Yee named director of Brandywine's Center for Ethics and Civic Engagement

MEDIA, Pa. — Vippy Yee recently joined Penn State Brandywine as the Rosenberg Director of the campus’ Center for Ethics and Civic Engagement, formerly known as the Laboratory for Civic and Community Engagement.

Yee originally joined the Brandywine community as a part-time instructor in 2006 — a position that she held for nine years. She departed in 2015 to pursue a full-time career as the assistant director of volunteer programs in the civic engagement office at Bryn Mawr College.

“The civic engagement role at Bryn Mawr was a great fit for me, and in many ways, prepared me for what I’m doing now,” said Yee.

After three and a half years at Bryn Mawr, Yee learned that Penn State Brandywine was hiring a director for the reformed Center for Ethics and Civic Engagement.

“When I read the Penn State announcement, I said, ‘This is my dream job! I would love to be considered for this,’” she said.

Yee brings a lifetime of volunteerism, travel experience and commitment to public service to the Brandywine campus. Born in Sydney, Australia, Yee lived abroad for much of her childhood and young adulthood.

“I lived abroad for most of my 20s,” she said. “I met my husband, who is Dutch, while working in China. I’ve lived in Shanghai, London, Ireland, Washington, D.C., and Antwerp, Belgium. I actually did my graduate work in London and commuted between London and Belgium.”

Eventually, Yee, her husband and her twin daughters, now 15 years old, moved from Ireland to Pennsylvania. They quickly became active volunteers in their new community.

“Civic engagement has always been an important personal value of mine anyway,” said Yee, who is currently an elected council member in Rose Valley Borough. “It has found many natural outlets in my own community.”

Yee joins the center at an especially exciting time in its history. Thanks to a generous gift from David and Margie Rosenberg through the David and Marjorie Rosenberg Family Foundation, the center has been restructured to make ethics and community engagement a more prominent and integrated part of campus life. One of the donation’s most significant effects was the ability to hire a full-time director for the center. The former laboratory was managed on a part-time basis by full-time faculty members.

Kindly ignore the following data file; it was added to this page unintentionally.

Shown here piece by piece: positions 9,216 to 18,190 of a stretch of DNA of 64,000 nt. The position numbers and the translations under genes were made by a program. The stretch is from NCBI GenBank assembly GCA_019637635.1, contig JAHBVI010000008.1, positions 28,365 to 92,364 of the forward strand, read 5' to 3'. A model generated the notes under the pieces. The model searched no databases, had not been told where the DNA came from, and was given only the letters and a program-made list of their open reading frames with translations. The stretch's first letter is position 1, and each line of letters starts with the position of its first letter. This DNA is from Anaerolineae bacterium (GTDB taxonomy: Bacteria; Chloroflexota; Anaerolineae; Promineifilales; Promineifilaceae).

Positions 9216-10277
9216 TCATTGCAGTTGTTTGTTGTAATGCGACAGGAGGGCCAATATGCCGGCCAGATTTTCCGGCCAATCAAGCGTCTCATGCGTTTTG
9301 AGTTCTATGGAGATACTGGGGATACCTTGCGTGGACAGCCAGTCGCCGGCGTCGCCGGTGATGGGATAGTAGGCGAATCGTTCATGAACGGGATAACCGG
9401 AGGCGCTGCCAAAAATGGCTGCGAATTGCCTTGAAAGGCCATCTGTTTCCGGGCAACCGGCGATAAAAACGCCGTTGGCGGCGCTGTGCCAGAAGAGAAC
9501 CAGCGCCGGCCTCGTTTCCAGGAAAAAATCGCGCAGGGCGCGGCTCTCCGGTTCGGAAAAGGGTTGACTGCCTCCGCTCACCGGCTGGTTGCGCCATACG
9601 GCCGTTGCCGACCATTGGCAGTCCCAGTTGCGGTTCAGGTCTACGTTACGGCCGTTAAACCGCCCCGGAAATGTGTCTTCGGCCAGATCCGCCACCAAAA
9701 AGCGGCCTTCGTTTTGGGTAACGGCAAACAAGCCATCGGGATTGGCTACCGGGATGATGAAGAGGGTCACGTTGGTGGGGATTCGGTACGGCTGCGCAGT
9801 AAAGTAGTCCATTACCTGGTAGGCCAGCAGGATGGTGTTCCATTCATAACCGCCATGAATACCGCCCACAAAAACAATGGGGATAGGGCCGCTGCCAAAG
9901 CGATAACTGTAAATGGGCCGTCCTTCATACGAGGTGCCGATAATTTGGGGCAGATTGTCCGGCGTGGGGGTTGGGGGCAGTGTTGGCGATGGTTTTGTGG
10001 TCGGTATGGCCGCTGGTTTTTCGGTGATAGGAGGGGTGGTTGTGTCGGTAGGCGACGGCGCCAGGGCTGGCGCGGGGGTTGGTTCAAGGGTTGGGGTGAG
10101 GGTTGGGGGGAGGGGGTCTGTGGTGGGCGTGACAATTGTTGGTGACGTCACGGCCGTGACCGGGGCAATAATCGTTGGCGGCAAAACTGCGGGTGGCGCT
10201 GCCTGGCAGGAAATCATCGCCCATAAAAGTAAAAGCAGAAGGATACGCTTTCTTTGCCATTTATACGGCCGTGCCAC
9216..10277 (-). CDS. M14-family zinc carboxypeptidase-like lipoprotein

“By having a fully dedicated director on site, we get to reimagine what can happen here. The center will get some new, refocused attention,” Yee said.

"It's important that the Penn State Brandywine experience for students is more than academics,” said Chancellor Kristin Woolever. “The Center for Ethics and Civic Engagement provides students with the tools they need to be engaged citizens of a diverse world. They are the promise of our future."

Yee plans to begin by taking stock of existing programs, connections and groups on campus that practice civic and community engagement. She also hopes to facilitate the creation of more opportunities for service and involvement on campus.

“Especially since Brandywine is now a residential campus, we need to think of new ways to create more community,” she said. “Social justice and community engagement are great ways to create defining opportunities for our students, whether living here or commuting.”

Beyond Brandywine, Yee plans to develop new community partnerships as well. Specifically, she plans to focus on the city of Chester and the greater Delaware County region.

“This is our home,” she said. “I have many connections to Chester through work, my church and personal efforts, and I believe we will have many opportunities to support that region.”

As the center prepares for the upcoming academic year, Yee believes that the program’s future will be a productive, invigorating part of campus life. She also hopes that the new focus on the center’s current and potential opportunities will benefit Brandywine's students, faculty, staff and greater community.  

“In this day and age, one of the most important things a university can do is help students become more socially aware and give them tools to make a difference,” she said. “I sincerely hope the center is a place where students can find many ways to do that.”

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Last Updated July 12, 2018